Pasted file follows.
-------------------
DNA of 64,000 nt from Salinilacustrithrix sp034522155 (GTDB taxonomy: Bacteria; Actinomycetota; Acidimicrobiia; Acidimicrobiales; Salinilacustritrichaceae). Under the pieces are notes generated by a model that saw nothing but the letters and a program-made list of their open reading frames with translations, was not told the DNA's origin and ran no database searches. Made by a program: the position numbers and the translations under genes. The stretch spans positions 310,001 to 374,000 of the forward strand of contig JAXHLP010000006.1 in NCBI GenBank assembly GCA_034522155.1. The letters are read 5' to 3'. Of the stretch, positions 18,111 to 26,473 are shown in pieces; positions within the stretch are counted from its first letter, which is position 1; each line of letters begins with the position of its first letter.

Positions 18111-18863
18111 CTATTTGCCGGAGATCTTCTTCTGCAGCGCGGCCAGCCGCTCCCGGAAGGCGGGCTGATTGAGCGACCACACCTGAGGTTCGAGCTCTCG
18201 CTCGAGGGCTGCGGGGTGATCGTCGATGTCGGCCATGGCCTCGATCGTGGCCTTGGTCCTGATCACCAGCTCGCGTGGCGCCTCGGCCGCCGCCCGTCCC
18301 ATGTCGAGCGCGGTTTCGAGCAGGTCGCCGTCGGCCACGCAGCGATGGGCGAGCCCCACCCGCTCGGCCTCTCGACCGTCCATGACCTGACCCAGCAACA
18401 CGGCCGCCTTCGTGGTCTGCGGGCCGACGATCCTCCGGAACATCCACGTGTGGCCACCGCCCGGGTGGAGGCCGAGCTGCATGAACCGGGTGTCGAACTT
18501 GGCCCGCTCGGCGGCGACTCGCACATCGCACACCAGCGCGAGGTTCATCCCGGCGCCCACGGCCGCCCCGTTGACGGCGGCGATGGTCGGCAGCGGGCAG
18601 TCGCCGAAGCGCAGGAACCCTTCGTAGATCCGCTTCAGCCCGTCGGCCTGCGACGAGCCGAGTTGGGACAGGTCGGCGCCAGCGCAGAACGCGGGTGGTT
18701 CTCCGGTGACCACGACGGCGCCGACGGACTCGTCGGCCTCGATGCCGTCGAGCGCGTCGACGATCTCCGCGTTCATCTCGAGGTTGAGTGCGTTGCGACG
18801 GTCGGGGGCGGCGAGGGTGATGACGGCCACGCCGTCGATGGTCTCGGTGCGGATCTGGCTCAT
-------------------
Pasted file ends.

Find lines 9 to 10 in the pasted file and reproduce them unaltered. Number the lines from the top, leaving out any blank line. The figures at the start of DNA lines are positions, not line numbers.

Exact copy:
18701 CTCCGGTGACCACGACGGCGCCGACGGACTCGTCGGCCTCGATGCCGTCGAGCGCGTCGACGATCTCCGCGTTCATCTCGAGGTTGAGTGCGTTGCGACG
18801 GTCGGGGGCGGCGAGGGTGATGACGGCCACGCCGTCGATGGTCTCGGTGCGGATCTGGCTCAT